Prescription Errors & Decimal Points

Posted by Pharmacist on July 23, 2010

The small decimal point has the power of providing the precise medication for someone or wreaking havoc by providing too much or too little medication to patients.  Proper decimal point placement cannot be overstated.  Prescriptions that are faxed, written or typed on no carbon-required forms, or written on lined paper all carry the risk of a decimal point being missed.

Decimal points should never be left alone, but always preceded by a zero.  This will ensure that the decimal point is more visable.  For example, with no leading zero, “Haldol .5 mg” could easily be misinterpreted as “Haldol 5 mg” or “Risperdal .5 mg” easily interpreted as “Risperdal 5 mg”.

Conversely, a whole number should never be followed with a decimal point and a zero.  This can easily cause 10 fold overdose.  For example, “Coumadin 1.0 mg” can easily be misinterpreted as “Coumadin 10 mg”.

To avoid errors in decimal point placement, the following rules should be in place:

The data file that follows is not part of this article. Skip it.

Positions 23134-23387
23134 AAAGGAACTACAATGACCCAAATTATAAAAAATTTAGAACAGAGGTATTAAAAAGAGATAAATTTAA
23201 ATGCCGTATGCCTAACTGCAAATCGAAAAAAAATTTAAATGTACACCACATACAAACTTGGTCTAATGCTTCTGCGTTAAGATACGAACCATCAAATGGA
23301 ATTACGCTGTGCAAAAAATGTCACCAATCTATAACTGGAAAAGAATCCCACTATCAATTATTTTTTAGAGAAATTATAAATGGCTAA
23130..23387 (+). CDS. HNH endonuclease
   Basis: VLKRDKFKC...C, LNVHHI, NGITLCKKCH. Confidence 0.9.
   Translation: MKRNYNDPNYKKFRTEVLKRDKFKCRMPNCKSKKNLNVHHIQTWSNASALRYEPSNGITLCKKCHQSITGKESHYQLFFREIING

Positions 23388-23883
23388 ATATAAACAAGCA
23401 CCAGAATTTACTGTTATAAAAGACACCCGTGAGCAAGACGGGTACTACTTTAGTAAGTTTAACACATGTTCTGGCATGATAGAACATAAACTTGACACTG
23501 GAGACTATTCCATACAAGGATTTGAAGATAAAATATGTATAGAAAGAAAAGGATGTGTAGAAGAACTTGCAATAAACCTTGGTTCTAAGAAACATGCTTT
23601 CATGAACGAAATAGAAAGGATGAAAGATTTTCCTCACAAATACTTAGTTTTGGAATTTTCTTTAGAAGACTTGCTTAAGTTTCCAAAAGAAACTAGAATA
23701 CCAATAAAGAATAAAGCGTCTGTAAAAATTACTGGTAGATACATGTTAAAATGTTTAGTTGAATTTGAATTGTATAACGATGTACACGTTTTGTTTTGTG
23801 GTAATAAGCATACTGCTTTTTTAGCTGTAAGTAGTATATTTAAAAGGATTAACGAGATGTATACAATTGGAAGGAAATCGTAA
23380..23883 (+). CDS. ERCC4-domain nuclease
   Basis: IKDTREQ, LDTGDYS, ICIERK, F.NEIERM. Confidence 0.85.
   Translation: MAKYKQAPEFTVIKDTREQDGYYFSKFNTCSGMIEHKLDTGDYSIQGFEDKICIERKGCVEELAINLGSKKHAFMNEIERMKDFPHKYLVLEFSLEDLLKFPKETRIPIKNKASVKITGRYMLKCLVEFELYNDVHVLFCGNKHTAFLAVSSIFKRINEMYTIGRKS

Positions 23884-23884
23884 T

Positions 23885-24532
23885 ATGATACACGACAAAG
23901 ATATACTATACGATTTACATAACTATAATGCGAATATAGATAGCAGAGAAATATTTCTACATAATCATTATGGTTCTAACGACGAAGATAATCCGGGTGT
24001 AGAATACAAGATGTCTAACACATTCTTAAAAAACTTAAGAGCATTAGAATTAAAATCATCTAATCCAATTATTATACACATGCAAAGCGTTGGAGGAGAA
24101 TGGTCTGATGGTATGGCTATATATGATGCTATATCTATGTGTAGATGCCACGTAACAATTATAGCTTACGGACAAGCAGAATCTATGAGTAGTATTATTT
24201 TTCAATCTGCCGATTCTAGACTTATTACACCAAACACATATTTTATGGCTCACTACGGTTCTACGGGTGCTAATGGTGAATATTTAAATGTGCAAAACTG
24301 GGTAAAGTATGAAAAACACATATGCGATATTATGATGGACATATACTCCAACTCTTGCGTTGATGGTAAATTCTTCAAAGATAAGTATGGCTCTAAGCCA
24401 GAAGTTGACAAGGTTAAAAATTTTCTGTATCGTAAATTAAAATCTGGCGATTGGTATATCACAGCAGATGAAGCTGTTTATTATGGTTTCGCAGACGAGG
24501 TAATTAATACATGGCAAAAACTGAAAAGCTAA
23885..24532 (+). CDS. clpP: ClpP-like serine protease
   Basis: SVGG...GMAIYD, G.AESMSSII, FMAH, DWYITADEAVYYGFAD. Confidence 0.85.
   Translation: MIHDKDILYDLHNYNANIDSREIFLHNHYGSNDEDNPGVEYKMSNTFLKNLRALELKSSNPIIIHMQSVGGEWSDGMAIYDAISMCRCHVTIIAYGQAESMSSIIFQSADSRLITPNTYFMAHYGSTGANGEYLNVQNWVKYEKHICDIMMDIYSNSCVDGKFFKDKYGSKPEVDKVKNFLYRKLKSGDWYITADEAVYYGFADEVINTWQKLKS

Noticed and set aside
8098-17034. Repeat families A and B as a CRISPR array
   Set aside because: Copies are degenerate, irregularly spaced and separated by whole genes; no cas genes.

-Any concentrations or strengths less than zero should have a leading zero in front of the decimal point.

-A decimal point and a trailing zero should never follow a whole number.

-Educate staff about the dangers or using naked decimal points and trailing zeros.

-Do not allow staff members to omit leading zeros or trailing zeros when reducing oral prescriptions to writing.

-Ensure that pharmacy and prescriber electronic order entry screens, preprinted prescriptions, and computer generated labels do not use any dangerous decimal dose expressions.

-If a satisfactory alternative is available, eliminate the use of decimal points.  For example, use 125 mcg instead of 0.125 mg , 500 mg instead of 0.5 g, and 2 ½ mg instead of 2.5 mg.

-Identify any drugs with 10 fold differences in dosage strength, such as Coumadin 1 mg and 10 mg, Levothyroxine 25 mcg and 250 mcg, and Cytomel 5 mcg and 50 mg.  Make sure that any drugs on this list are double checked to ensure correct dosage strength.

-Decimal points can be easily missed when prescriptions are faxed.  Have the pharmacist check and verify all faxed prescriptions.

-Eliminate lines on NCR forms so that decimal points are more clearly distinguished.

More information concerning decimal point placement as well as a listing of the ISMP (Institute for Safe Medicine Practices) List of Error-Prone Abbreviations can be found by clicking the following link.

Institute for Safe Medicine Practices

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